Costa Rica is a small (19,714 square miles) mountainous republic in Central America. Its area is slightly larger than that of Vermont and New Hampshire combined. It is located between the Caribbean Sea on the east and the Pacific Ocean on the south and west. The country is bordered by Nicaragua on the north, and Panama to the east. Most of Costa Rica is rugged highlands, ranging from 3000 to 6000 feet above sea level. There is a chain of rugged mountain ranges (called the cordilleras) that extend though the entire central part of the country, running from the northwest to the southeast. A few of the highest peaks in this chain are active volcanoes. The highest peak located in Costa Rica is Chirripo Grande, which is 12,530 feet high. The cordilleras divide the country into three land regions - the Central Highlands, the Caribbean Lowlands, and the Pacific Coastal Strip. The climate of this country ranges from temperate in the interior highlands to tropical in the coastal planes. Some of the average annual temperatures are from 89 degrees farinhight in the coastal regions to 62 degrees in the inland. During April or May to December, it rains an average of 100 inches.
There are rich volcanic agricultural soils in the Meseta Central (Central Plateau) and the river valleys in Costa Rica. Abundant waterpower is one of the main sources for electricity. Close to one-third of the whole land mass is covered by forest. In the forests, there are cedar, balsa, mahogany, and ebony trees growing in great numbers, although deforestation is becoming a problem. There are over one thousand species of orchids found in Costa Rica alone. Another abundant resource is wildlife, which includes the jaguar, deer, monkeys, the puma, and hundreds of species of birds.
Many of the Spanish colonists who settled in Costa Rica married native Indians. Their descendants of mixed Spanish and Indian ancestry are called mestizos. Mestizos and whites make up more than 97 percent of the population. The approximate population is 3,264,776, with a population density of around 166 people per square mile. Two small minority groups compose the rest of the population - about 10,000 Indians, who live in isolated communities in the highlands and along the coasts; and 70,000 blacks, who live along the Caribbean. The blacks' ancestors came to Costa Rica from the island of Jamaica in the late 1800's to build railroads and to work on the banana plantations.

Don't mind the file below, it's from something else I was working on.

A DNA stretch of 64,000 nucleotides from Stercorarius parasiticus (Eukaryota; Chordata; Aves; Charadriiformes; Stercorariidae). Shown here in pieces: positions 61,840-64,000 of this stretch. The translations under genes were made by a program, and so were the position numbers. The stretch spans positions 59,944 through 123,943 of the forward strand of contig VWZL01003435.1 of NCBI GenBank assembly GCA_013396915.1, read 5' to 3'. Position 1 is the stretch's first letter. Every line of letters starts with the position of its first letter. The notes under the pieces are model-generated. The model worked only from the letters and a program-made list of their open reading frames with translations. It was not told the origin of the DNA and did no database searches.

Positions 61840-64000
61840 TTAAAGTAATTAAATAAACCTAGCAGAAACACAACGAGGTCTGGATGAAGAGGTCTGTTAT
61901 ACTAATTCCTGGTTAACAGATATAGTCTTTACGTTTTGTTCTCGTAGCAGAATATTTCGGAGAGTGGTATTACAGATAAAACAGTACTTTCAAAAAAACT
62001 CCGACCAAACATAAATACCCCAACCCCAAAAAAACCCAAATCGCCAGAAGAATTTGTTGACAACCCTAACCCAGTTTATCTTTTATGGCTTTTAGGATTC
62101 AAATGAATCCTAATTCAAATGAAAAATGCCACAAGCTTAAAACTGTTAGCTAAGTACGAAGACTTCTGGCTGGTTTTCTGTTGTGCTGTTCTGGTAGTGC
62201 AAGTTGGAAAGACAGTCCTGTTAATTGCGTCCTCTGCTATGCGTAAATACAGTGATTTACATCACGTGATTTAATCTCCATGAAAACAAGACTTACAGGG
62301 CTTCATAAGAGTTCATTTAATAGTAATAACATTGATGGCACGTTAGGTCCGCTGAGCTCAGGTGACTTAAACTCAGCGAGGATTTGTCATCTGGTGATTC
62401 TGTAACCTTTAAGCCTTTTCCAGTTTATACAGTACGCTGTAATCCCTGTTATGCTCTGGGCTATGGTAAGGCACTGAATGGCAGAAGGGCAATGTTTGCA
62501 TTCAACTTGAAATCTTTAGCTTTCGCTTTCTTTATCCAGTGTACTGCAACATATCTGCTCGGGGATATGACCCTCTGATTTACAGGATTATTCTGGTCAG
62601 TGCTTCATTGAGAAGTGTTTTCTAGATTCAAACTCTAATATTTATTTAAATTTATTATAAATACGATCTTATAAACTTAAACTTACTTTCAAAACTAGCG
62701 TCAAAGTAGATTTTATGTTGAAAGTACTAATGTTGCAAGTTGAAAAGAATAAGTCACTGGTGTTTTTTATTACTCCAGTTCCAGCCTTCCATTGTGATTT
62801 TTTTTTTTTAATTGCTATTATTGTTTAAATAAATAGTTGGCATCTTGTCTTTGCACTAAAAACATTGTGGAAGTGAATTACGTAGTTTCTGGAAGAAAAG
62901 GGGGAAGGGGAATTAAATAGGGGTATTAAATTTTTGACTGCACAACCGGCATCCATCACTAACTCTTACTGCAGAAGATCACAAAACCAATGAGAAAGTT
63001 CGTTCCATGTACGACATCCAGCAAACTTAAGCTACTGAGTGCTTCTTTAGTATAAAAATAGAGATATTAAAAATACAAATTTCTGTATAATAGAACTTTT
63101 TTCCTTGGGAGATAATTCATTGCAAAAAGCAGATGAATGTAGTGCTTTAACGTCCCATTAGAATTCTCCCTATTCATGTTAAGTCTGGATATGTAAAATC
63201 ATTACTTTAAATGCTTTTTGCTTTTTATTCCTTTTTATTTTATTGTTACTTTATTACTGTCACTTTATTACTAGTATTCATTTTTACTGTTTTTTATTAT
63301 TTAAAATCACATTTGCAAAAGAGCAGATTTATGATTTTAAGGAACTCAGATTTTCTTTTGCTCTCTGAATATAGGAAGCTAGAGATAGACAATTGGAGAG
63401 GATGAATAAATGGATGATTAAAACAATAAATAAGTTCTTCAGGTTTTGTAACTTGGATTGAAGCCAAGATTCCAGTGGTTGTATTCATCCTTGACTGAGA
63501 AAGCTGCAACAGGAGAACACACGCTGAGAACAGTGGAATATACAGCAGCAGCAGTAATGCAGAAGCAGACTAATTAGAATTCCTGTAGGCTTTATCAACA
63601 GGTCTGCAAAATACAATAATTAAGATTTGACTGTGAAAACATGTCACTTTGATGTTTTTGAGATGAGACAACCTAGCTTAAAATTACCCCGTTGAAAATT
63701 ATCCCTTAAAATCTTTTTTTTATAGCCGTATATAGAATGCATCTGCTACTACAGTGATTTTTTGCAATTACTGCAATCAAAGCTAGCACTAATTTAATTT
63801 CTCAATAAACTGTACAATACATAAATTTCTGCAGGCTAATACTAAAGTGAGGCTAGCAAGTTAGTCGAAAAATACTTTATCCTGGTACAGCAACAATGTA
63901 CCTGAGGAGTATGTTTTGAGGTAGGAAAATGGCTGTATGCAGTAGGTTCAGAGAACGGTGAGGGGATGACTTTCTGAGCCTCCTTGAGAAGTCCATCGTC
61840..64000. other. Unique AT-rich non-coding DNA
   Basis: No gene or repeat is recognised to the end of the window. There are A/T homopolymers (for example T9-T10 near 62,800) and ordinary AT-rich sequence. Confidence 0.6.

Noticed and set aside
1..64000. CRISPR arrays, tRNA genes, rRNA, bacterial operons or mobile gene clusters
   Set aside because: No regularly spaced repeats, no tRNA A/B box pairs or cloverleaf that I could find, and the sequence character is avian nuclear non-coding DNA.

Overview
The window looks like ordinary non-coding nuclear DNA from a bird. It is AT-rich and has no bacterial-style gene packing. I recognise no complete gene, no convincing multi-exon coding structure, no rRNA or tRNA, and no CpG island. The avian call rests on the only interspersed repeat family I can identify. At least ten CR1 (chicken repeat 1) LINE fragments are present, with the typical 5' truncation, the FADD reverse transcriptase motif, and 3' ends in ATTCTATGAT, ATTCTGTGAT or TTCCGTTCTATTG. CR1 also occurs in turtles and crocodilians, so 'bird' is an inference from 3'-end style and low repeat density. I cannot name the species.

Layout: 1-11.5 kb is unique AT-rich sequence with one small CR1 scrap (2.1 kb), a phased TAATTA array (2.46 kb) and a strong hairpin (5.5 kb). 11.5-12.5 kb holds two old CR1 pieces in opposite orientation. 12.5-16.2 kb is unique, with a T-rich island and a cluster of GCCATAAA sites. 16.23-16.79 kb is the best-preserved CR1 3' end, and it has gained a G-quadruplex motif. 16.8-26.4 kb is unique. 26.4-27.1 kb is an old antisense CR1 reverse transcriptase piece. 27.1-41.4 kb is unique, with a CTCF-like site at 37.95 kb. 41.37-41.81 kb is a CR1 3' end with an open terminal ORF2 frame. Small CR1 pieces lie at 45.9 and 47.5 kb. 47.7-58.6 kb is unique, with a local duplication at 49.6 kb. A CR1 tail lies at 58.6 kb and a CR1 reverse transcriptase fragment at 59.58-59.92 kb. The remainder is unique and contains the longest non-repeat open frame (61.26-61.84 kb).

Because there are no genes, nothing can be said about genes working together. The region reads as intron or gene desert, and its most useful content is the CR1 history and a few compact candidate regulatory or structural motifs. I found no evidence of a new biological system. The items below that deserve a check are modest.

Around a half of the population is considered rural, living on farms or in rural towns; the other half of the population live in cities. Many farmers reside in adobe cottages with traditional thick, white stucco walls and red or pink tile roofs. Those people who reside in the cities usually live in row houses, which all look alike and are attached to one another in a row. Many of these homes are decorated with plants and flowers. The most wealthy families own spacious ranch-style homes that are usually surrounded by gardens. About three-fourths of the entire population of this country live on a fertile plateau in the mountains of central Costa Rica. San Jose, the capital and largest city, lies in this region. Spanish is the official language, but English is also spoken by many educated people. The state religion is Roman Catholicism, but the freedom of worship is guaranteed by the constitution.
Out of all places in Latin America, Costa Rica has one of the highest rates of literacy, which is about 93 percent (a higher percentage than in any other Central American country). Primary and secondary education are free. Costa Rican law makes it compulsory to attend school between the ages of 6 and 13. Students who graduate may attend secondary school, and then enter a university. One of the best universities in this country is the University of Costa Rica, which is near the capital city of San Jose. It has an annual enrollment of about 28,200.
Costa Rica has been strongly influenced by Spanish traditions. They have also adopted the Roman Catholic cultural pattern of Spain, with emphasis on the family and the church. About 90 percent of the people belong to the Roman Catholic Church. The people of Costa Rica enjoy spending